Dietary intakes and food sources of fatty acids in Guatemalan schoolchildren: A cross-sectional study

Hdl Handle:
http://hdl.handle.net/10147/118068
Title:
Dietary intakes and food sources of fatty acids in Guatemalan schoolchildren: A cross-sectional study
Authors:
Bermudez, Odilia I.; Toher, Claire; Montenegro-Bethancourt, Gabriela; Vossenaar, Marieke; Mathias, Paul; Doak, Colleen; Solomons, Noel W.
Citation:
Nutrition Journal. 2010 Apr 23;9(1):20
Issue Date:
23-Apr-2010
URI:
http://hdl.handle.net/10147/118068
Abstract:
Abstract Background Consumption of healthy diets that contribute with adequate amounts of fat and fatty acids is needed for children. Among Guatemalan children, there is little information about fat intakes. Therefore, the present study sought to assess intakes of dietary fats and examine food sources of those fats in Guatemalan children. Methods The study subjects consisted of a convenience sample of 449 third- and fourth-grade schoolchildren (8-10 y), attending public or private schools in Quetzaltenango City, Guatemala. Dietary data was obtained by means of a single pictorial 24-h record. Results The percentages of total energy (%E) from total fat, saturated fat (SFA) and monounsaturated fat (MUFA) reached 29%E for total fat and 10%E for each SFA and MUFA, without gender differences. %E from fats in high vs. low-socio economic status (SES) children were significantly higher for boys, but not for girls, for total fat (p = 0.002) and SFA (p < 0.001). Large proportions of the children had low levels of intakes of some fatty acids (FA), particularly for n-3 FA, with >97% of all groups consuming less than 1%E from this fats. Fried eggs, sweet rolls, whole milk and cheese were main sources of total fat and, SFA. Whole milk and sweet bread were important sources of n-3 FA for high- and low-SES boys and girls, respectively. Fried plantain was the main source of n-3 FA for girls in the high-SES group. Fried fish, seafood soup, and shrimp, consumed only by boys in low amounts, were sources of eicosapentaenoic (EPA) and docosahexaenoic (DHA) acids, which may explain the low intakes of these nutrients. Conclusions α-linolenic acid, EPA and DHA were the most limiting fatty acids in diets of Guatemalan schoolchildren, which could be partially explained by the low consumption of sources of these nutrients, particularly fish and seafood (for EPA and DHA). This population will benefit from a higher consumption of culturally acceptable foods that are rich in these limiting nutrients.
Item Type:
Journal Article

Full metadata record

DC FieldValue Language
dc.contributor.authorBermudez, Odilia I.-
dc.contributor.authorToher, Claire-
dc.contributor.authorMontenegro-Bethancourt, Gabriela-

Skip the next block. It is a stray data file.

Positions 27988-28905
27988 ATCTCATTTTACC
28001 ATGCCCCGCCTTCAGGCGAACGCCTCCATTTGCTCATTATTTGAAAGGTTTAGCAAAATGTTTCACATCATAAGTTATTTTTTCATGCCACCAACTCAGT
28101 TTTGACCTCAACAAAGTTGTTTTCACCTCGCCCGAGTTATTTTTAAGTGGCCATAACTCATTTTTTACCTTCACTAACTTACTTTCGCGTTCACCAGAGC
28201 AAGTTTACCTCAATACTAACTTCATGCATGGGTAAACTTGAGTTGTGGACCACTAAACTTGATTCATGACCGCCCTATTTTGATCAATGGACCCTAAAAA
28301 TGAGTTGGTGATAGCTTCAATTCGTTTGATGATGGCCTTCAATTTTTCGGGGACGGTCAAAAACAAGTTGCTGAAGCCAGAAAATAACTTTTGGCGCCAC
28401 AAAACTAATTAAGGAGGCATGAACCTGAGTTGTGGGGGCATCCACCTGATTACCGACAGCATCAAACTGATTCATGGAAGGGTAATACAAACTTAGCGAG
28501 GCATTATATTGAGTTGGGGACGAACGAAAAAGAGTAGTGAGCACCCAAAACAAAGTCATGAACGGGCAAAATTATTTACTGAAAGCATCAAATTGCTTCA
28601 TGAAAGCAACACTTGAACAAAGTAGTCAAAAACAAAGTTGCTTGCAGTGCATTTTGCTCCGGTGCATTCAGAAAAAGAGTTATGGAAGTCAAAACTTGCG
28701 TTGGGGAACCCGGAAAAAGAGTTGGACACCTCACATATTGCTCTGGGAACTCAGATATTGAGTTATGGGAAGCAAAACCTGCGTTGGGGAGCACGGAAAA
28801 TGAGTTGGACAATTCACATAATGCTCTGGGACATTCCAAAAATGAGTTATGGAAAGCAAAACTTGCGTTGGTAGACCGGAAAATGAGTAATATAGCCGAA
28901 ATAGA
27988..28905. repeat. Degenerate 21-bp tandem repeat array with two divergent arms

dc.contributor.authorVossenaar, Marieke-
dc.contributor.authorMathias, Paul-
dc.contributor.authorDoak, Colleen-
dc.contributor.authorSolomons, Noel W.-
dc.date.accessioned2010-12-17T12:40:19Z-
dc.date.available2010-12-17T12:40:19Z-
dc.date.issued2010-04-23-
dc.identifierhttp://dx.doi.org/10.1186/1475-2891-9-20-
dc.identifier.citationNutrition Journal. 2010 Apr 23;9(1):20-
dc.identifier.urihttp://hdl.handle.net/10147/118068-
dc.description.abstractAbstract Background Consumption of healthy diets that contribute with adequate amounts of fat and fatty acids is needed for children. Among Guatemalan children, there is little information about fat intakes. Therefore, the present study sought to assess intakes of dietary fats and examine food sources of those fats in Guatemalan children. Methods The study subjects consisted of a convenience sample of 449 third- and fourth-grade schoolchildren (8-10 y), attending public or private schools in Quetzaltenango City, Guatemala. Dietary data was obtained by means of a single pictorial 24-h record. Results The percentages of total energy (%E) from total fat, saturated fat (SFA) and monounsaturated fat (MUFA) reached 29%E for total fat and 10%E for each SFA and MUFA, without gender differences. %E from fats in high vs. low-socio economic status (SES) children were significantly higher for boys, but not for girls, for total fat (p = 0.002) and SFA (p < 0.001). Large proportions of the children had low levels of intakes of some fatty acids (FA), particularly for n-3 FA, with >97% of all groups consuming less than 1%E from this fats. Fried eggs, sweet rolls, whole milk and cheese were main sources of total fat and, SFA. Whole milk and sweet bread were important sources of n-3 FA for high- and low-SES boys and girls, respectively. Fried plantain was the main source of n-3 FA for girls in the high-SES group. Fried fish, seafood soup, and shrimp, consumed only by boys in low amounts, were sources of eicosapentaenoic (EPA) and docosahexaenoic (DHA) acids, which may explain the low intakes of these nutrients. Conclusions α-linolenic acid, EPA and DHA were the most limiting fatty acids in diets of Guatemalan schoolchildren, which could be partially explained by the low consumption of sources of these nutrients, particularly fish and seafood (for EPA and DHA). This population will benefit from a higher consumption of culturally acceptable foods that are rich in these limiting nutrients.-
dc.titleDietary intakes and food sources of fatty acids in Guatemalan schoolchildren: A cross-sectional study-
dc.typeJournal Article-
dc.language.rfc3066en-
dc.rights.holderBermudez et al.; licensee BioMed Central Ltd.-
dc.description.statusPeer Reviewed-
dc.date.updated2010-12-15T18:04:13Z-
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